A Case Study of Economic Regeneration in Sheffield, UK

Tool type(s): 
City/Regional Development
Examples of Good Practice: 
Employability and Future Skills
Examples of Good Practice: 
Learning Region Strategies
Examples of Good Practice: 
Innovation and Creativity
Target Sector(s): 
Local/Regional Authority
Target Sector(s): 
Industry
Europe-wide?: 
Yes

Sheffield and Cultural Industries

In cities where industry is running down there are different problems and opportunities. Territorial Employment Pacts initiated by the European Development Fund were established to help regeneration. Sheffield, England's fourth largest city, participated in one such. The city has for decades survived on steel making and cutlery production and the decline of these industries has resulted in a loss of some 50,000 jobs since the 1970s.

The answer was more learning and re-learning. The need to develop a more diverse economic base became a necessity if the city was to survive and prosper. The City Council therefore started to work alongside the private sector to focus on the development of activities in the cultural sector - mainly video, sound-recording, film and broadcasting - to create employment and regenerate the city.

One area of the city centre, ravaged by the loss of the older industries, was designated a Cultural Industries Quarter (CIQ). Here the private sector was supported in a number of ways, including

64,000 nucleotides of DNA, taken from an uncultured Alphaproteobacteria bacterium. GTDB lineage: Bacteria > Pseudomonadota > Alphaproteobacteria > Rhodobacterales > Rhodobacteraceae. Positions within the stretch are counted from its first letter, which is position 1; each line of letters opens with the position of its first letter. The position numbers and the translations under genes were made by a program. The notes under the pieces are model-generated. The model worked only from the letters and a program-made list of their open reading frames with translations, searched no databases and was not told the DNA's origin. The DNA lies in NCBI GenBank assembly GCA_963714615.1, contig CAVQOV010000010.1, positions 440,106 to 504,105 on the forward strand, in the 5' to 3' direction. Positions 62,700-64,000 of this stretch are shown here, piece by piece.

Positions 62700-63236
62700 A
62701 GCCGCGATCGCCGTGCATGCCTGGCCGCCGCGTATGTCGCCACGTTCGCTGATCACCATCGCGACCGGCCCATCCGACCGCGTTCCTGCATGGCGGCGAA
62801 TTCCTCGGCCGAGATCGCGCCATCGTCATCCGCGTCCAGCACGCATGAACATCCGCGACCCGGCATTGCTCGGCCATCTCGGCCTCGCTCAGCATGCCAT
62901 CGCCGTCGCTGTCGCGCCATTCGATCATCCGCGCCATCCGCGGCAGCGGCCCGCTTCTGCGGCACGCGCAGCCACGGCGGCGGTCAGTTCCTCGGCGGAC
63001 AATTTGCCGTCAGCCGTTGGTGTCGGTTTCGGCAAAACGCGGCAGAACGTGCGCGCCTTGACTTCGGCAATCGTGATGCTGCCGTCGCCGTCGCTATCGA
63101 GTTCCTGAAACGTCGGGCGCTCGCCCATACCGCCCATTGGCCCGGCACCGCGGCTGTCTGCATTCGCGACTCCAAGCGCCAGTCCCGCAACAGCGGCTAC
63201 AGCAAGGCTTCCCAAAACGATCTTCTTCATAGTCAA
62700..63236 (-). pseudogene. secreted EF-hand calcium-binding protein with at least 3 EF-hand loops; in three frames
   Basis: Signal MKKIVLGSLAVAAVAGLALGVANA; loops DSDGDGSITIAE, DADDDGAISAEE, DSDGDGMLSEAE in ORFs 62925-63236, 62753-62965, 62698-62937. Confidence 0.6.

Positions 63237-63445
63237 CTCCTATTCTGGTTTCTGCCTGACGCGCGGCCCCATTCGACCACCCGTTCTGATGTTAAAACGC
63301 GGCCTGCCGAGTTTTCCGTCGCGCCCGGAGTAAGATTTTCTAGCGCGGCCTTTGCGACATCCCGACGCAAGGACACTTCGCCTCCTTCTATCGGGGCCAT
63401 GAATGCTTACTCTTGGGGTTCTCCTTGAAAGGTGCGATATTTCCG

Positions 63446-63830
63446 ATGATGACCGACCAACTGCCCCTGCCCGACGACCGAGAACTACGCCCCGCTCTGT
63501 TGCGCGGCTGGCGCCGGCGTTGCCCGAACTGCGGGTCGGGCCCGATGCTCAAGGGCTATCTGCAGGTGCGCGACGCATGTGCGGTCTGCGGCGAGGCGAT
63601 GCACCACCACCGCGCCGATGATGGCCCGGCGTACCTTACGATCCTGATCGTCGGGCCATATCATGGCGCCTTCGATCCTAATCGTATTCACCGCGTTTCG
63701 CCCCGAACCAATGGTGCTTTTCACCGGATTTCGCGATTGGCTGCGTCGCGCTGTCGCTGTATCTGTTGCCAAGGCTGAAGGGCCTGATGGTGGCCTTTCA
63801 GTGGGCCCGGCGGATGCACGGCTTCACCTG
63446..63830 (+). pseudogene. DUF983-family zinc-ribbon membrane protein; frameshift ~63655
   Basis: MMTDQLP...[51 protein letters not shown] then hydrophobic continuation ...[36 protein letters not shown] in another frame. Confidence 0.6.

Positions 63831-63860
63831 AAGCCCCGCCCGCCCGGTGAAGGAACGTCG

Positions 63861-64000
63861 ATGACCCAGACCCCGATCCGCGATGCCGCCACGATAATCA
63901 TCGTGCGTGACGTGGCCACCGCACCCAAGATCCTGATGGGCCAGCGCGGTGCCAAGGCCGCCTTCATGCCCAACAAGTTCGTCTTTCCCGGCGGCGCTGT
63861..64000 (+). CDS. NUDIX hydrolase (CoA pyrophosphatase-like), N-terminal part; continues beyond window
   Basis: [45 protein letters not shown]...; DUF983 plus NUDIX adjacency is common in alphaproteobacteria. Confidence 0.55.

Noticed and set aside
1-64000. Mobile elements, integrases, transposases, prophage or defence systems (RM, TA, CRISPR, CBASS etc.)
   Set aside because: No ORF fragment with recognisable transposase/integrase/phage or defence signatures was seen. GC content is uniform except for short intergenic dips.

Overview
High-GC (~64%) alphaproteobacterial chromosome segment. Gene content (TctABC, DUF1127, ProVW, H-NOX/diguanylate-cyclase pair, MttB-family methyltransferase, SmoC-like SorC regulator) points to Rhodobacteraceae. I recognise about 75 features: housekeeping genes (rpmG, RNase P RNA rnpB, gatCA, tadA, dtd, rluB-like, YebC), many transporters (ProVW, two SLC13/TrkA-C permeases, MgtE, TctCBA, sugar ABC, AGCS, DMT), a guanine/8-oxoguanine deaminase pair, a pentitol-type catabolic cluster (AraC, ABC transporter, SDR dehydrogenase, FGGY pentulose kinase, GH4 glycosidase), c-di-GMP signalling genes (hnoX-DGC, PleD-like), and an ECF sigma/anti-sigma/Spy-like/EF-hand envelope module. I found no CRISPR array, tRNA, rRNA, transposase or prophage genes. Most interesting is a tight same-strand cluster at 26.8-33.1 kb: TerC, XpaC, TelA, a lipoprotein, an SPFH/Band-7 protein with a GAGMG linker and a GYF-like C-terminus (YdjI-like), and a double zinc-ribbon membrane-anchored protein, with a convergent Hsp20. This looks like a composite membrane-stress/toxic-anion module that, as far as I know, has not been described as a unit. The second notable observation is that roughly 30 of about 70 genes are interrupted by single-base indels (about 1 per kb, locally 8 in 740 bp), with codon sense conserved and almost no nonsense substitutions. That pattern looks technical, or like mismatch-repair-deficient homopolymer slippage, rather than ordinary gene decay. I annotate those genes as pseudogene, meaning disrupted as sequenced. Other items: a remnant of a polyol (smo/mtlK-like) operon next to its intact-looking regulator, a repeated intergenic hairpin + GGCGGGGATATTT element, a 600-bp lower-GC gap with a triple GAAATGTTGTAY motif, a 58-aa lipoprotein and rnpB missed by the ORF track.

training and business support for potential entrepreneurs,
the provision of managed workshops at favourable rates,
the provision of facilities, particularly redundant buildings such as factories at favourable rates and
support in redeveloping such buildings.

The CIQ has now emerged as a lively vibrant location for business, education and culture and is now home to 132 media and science-related businesses. Significant music and arts venues have emerged, inducing the "works Station and Media Centre" opened in 1993 and a new cultural business and training complex housing 35 companies in a managed workspace environment providing conferencing, child care, reception and exhibition space.

Low-budget but high quality films such as 'Brassed off ' and 'The full Monty', which gave a somewhat dubious reputation to the city are one of the results of this concentration of media knowledge.

The funding for this ambitious initiative comes from a combination of sources including the UK Urban programme, the European Regional Development Fund, the European Development Fund, the City Council, and the National Lotteries Fund. And it leaves Sheffield in an excellent position to open itself up to the new possibilities of the technology for learning.

And as a result of this and other initiatives, Sheffield has been one of several UK cities to designate itself as a Learning City

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